Die stamboom van Nefertiti bestaan ​​meestal uit twee teorieë. Sommige historici glo dat haar pa dit is Ai, wat 'n belangrike raadgewer was vir verskeie farao's, waaronder Nefertiti se toekomstige man. (Ay het selfs farao geword ná die dood van koning Tut in 1323 vC.) Ander akademici bespiegel dat Nefertiti 'n prinses uit die Mittani koninkryk in die noorde van Sirië.

Ons weet wel dat Nefertiti 'n suster gehad het Mutbenret (of Mutnodjemet), wat genoem word in die oorlewende kuns van Amarna.

Standbeeld van Nefertiti en Akhenaten (Foto: Rama via Wikimedia Commons)

Sy het baie titels gehad.

Soos die meeste koninklikes, het Nefertiti tydens haar bewindstyd baie titels gehad, waaronder:

  • Oorerflike prinses
  • Groot lof
  • Lady of Grace
  • Soet van liefde
  • Lady of the Two Lands
  • Koning se vrou
  • Sy geliefde
  • Groot Koningsvrou
  • Dame van alle vroue
  • Meesteres van Bo- en Neder -Egipte

Staande figuur van Nefertiti (Foto: Andreas Praefcke via Wikimedia Commons)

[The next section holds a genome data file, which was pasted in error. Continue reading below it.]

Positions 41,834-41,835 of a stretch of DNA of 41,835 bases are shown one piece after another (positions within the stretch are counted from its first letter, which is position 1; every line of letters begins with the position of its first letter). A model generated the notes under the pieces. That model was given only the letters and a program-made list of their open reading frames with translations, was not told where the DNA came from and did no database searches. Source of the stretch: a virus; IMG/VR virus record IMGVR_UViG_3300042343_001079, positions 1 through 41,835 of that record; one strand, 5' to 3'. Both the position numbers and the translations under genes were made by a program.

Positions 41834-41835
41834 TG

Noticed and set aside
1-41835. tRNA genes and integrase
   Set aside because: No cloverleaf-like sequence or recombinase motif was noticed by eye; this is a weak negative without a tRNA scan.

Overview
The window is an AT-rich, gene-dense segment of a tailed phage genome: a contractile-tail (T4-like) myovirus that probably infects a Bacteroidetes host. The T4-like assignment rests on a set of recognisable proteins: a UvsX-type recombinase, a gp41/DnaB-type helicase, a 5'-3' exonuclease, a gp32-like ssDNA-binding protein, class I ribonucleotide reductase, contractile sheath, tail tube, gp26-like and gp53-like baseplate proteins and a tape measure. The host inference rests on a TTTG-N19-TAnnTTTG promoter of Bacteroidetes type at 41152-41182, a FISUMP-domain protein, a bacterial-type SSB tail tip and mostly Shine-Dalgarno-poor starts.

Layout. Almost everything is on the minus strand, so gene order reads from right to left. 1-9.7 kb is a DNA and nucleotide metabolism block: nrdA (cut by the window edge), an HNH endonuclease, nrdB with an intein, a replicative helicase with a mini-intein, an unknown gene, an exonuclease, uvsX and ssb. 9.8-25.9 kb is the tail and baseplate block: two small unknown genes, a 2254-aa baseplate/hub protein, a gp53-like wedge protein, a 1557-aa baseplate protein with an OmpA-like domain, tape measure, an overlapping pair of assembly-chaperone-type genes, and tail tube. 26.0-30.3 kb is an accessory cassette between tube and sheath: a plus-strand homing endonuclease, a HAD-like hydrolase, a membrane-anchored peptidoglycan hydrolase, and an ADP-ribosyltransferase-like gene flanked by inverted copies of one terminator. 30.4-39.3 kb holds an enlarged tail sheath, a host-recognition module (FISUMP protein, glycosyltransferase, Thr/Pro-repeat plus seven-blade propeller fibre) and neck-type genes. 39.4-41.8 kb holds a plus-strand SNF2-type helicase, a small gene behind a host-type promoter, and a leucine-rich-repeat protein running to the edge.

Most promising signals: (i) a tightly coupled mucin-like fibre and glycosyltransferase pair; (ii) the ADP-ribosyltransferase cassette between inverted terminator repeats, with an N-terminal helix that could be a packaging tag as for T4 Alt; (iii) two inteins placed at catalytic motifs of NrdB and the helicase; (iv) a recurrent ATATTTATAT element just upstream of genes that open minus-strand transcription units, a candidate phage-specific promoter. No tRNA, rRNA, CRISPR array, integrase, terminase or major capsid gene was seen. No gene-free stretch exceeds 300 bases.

Nefertiti het haar naam gestand gedoen.

Nefertiti is in 1370 vC in die Egiptiese stad Thebe gebore. Haar naam in Engels beteken dat die pragtige vrou gekom het. Toe sy en haar man Akhenaten die verskuiwing in die godsdiens van Egipte begin het, het Nefertiti die bykomende naam aangeneem Neferneferuaten. Altesaam beteken haar volle naam: 'Mooi is die skoonheid van Aten, 'n pragtige vrou het gekom.'

Nefertiti aanbid Aten (Foto: Jon Bodsworth via Wikimedia Commons)

Sy regeer oor die rykste tydperk in die antieke Egiptiese geskiedenis.

Akhenaten en Nefertiti het geheers oor die moontlik rykste tydperk in die antieke Egiptiese geskiedenis en mdash, wat miskien die brandstof was vir Akhenaten se visie. Tydens sy bewind het die nuwe hoofstad Amarna 'n artistieke oplewing behaal, anders as enige ander era in Egipte. Die Amarna styl beweging en figure van meer oordrewe verhoudings, met langwerpige hande en voete. Die uitbeeldings van Akhenaten gedurende hierdie tyd gee hom duidelik vroulike eienskappe met wye heupe en prominente borste.

Sy was 'n kragtige vrou.

Nefertiti was die gunsteling gemeen, oftewel Groot koninklike vrou, van Akhenaten vanaf die begin van sy bewind. Volgens historiese verslae het Nefertiti ses dogters by Akhenaten gehad met die name Meritaten, Meketaten, Ankhes-en-pa-aten, Neferneferuaten-tasherit, Neferneferure en Setepenre. Alhoewel hulle geen seuns het nie, beeld die kuns van Amarna die koninklike egpaar uit as 'n sterk, liefdevolle verhouding. Nefertiti word ook in a verskeidenheid rolleinsluitend die bestuur van strydwaens, die bywoning van seremoniële dade met Akhenaten en die verslaan van vyande.